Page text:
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Anim Behav. 1999 Aug;58(2):437-442.

Undertaking specialization in the desert leaf-cutter ant Acromyrmex versicolor.

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1
Department of Biology, Arizona State University

Abstract

We investigated undertaking behaviour in the desert leaf-cutter ant to determine whether colonies show undertaking specialization, how task specialization is regulated and the consequences of specialization on colony performance. Task specialization has been hypothesized to be a result of internal physiological or genetic factors that govern worker behaviour. On the other hand, it has been suggested that task specialization could be a result of spatial structuring of workers allowing only a subset to have the opportunity to perform certain tasks. To test between these two hypotheses, we experimentally introduced dead ants into laboratory colonies with individually marked workers, and recorded all encounters and undertaking behaviours. Workers demonstrated individual specialization, in that some workers removed the dead ant more frequently than expected from encounter rate. Although individual workers differed in their opportunity to perform undertaking, this did not account for the specialization. These results suggest that undertaking specialization is governed by internal differences among workers. In addition, undertaking specialists removed corpses more successfully, and in the largest colony, more quickly, than nonspecialist workers, indicating that internally governed specialization is an important part of overall colony efficiency. Copyright 1999 The Association for the Study of Animal Behaviour.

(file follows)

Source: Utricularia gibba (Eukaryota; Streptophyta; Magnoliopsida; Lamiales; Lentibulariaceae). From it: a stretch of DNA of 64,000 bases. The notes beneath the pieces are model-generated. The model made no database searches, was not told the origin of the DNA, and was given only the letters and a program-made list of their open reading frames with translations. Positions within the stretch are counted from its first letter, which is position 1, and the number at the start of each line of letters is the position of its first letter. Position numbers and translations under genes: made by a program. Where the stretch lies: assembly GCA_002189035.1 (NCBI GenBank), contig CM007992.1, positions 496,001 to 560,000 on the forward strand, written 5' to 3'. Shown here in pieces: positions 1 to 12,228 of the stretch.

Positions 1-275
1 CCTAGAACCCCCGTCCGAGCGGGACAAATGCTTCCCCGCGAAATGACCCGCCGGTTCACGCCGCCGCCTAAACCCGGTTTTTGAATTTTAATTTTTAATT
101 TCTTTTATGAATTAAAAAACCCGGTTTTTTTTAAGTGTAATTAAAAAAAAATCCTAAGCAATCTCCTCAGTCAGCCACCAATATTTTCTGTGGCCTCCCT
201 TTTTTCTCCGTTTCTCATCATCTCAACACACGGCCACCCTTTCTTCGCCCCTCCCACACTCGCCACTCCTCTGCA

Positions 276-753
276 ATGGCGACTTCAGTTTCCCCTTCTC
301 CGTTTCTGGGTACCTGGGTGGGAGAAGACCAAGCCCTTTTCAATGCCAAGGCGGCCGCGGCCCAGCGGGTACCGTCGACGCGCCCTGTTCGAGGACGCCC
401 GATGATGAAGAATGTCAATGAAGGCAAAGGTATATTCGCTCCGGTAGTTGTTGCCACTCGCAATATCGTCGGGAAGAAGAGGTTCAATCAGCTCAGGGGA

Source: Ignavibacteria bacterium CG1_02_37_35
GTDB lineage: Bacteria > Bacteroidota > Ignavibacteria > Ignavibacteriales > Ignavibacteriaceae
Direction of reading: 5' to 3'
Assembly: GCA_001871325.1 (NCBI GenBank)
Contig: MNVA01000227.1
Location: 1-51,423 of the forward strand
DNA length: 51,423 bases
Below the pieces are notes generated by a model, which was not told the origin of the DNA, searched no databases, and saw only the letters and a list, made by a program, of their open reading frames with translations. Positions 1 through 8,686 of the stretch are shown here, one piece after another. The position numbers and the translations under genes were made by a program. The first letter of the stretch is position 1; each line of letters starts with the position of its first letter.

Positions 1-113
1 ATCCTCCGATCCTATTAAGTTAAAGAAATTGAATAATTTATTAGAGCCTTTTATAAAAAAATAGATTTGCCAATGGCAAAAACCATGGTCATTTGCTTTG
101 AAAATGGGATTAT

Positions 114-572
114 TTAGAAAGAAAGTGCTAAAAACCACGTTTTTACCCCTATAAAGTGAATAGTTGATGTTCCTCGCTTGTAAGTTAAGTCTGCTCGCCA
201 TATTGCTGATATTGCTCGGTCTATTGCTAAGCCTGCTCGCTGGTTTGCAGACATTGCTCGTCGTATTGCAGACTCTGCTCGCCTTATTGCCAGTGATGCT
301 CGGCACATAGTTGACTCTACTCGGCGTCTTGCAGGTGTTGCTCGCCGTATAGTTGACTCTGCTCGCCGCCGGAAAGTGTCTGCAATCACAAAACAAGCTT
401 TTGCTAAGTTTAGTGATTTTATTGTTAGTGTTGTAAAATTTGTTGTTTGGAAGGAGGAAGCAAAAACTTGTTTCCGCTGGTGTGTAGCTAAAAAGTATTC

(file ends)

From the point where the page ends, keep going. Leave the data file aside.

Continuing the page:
PMID:
10458895
DOI:
10.1006/anbe.1999.1184
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